Did Thomas say that Jesus was God?

In John 20:28, Thomas cried out “My Lord and my God” to Jesus when he realized the other disciples were right after all when they said they’d seen Jesus alive and well after his crucifixion (verse 25).

By saying that, though, did Thomas now believe that Jesus was God? Well, if that is what Thomas meant Jesus would have corrected him, just as he corrected other people in earlier chapters in John who said that he, Jesus, was “making himself equal with God” in John 5:18, and “calling himself God“ in John 10:33. He corrected them because in Jesus’ mind only the Father was God, a point he made clear in John 20:17 when he told Mary Magdalene to tell the disciples, “I ascend to my Father and your Father, my God and your God.” Jesus totally identified “my God” as the Father.

Jesus never identified himself as God. He described himself instead as “God’s Son,” John 10:36, “the one whom the Father set apart as his very own and sent into the world.” That was where Jesus’ focus was. It wasn’t on trying to prove he was God; it was on proving through the many “miraculous signs” he did “in the presence of his disciples,” John 20:31, that he was “the Christ, the Son of God,” the Anointed One, the Messiah – meaning he was truly the one who’d been sent by God. And that’s what Jesus wanted people to see when they looked at him. As he said in John 12:45, “When a man looks at me, he sees the one who sent me.”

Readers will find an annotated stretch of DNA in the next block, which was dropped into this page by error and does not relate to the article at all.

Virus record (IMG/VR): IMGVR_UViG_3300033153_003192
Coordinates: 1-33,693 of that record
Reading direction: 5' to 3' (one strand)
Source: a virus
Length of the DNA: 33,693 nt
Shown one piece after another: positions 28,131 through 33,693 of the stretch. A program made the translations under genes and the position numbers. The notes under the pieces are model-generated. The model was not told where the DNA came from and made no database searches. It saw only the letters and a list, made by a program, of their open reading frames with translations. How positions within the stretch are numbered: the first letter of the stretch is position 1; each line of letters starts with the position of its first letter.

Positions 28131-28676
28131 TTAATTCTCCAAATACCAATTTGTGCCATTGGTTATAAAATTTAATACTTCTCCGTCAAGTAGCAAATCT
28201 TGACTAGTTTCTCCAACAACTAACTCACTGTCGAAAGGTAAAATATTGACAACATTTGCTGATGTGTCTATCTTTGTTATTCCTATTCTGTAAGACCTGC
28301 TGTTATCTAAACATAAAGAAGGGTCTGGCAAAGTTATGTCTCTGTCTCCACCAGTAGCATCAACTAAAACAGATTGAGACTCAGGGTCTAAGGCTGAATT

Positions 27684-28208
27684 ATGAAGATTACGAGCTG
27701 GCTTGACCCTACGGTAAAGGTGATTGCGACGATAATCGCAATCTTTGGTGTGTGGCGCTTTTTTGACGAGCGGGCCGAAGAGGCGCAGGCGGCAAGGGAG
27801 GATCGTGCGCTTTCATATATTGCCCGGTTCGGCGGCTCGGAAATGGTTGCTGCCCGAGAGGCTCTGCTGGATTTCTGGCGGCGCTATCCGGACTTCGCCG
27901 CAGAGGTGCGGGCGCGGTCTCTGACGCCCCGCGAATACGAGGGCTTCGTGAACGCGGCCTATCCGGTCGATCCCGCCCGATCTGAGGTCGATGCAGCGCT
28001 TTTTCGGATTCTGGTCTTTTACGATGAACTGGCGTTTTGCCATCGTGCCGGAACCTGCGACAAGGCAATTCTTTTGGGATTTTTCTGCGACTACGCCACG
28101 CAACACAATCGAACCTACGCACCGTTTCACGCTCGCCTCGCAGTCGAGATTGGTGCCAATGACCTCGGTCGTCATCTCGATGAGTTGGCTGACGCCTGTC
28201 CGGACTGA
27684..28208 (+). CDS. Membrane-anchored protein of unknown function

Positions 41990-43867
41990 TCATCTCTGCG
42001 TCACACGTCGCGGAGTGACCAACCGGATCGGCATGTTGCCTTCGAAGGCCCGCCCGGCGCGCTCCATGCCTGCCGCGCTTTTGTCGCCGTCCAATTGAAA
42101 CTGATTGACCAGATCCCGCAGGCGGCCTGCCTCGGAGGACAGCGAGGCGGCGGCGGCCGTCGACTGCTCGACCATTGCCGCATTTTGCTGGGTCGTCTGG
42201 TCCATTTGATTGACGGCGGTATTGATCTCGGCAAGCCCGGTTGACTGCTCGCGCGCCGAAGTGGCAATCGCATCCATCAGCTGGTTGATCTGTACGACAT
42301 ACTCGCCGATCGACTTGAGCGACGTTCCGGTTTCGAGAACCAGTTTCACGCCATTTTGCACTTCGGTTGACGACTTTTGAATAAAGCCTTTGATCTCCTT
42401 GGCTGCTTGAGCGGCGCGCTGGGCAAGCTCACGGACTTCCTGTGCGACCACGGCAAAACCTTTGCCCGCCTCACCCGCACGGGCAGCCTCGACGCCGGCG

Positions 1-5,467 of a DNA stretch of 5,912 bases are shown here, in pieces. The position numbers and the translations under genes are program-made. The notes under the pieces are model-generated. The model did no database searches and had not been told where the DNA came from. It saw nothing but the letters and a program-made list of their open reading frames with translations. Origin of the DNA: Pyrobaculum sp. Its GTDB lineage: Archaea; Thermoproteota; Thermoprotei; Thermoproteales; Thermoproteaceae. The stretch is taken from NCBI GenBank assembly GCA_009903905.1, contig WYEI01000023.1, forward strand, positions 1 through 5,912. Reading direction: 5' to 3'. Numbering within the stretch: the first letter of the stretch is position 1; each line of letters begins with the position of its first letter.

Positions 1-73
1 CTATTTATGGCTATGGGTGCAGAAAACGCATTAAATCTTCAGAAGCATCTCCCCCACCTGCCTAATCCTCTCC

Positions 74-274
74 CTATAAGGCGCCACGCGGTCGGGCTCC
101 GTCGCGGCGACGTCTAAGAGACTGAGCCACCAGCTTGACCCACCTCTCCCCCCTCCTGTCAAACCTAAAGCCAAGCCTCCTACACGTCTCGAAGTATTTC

And that’s what Thomas saw when he cried out, “My Lord and my God.” He looked at Jesus and saw the one who’d sent him. Thomas looked at Jesus and saw the Father, which is exactly what Jesus hoped would happen to Thomas and Philip back in John 14:9 when he told them, “Anyone who has seen me has seen the Father.”

It took Thomas six chapters and the appearance of Christ fully restored from the dead to open his eyes to the picture he was supposed to get when looking at Jesus. But suddenly he got it. And Jesus was so pleased, that at last Thomas believed what Jesus had prayed for in John 17:21, that the whole world one day would believe the Father had sent him – the hope being that everyone looking at Jesus would say, “My Lord and my God,” with the same wide-eyed understanding that Thomas had, as it dawns on them too that it was, in fact, “the only true God,” the Father (John 17:3), who was living out HIS very life and purpose in Jesus.


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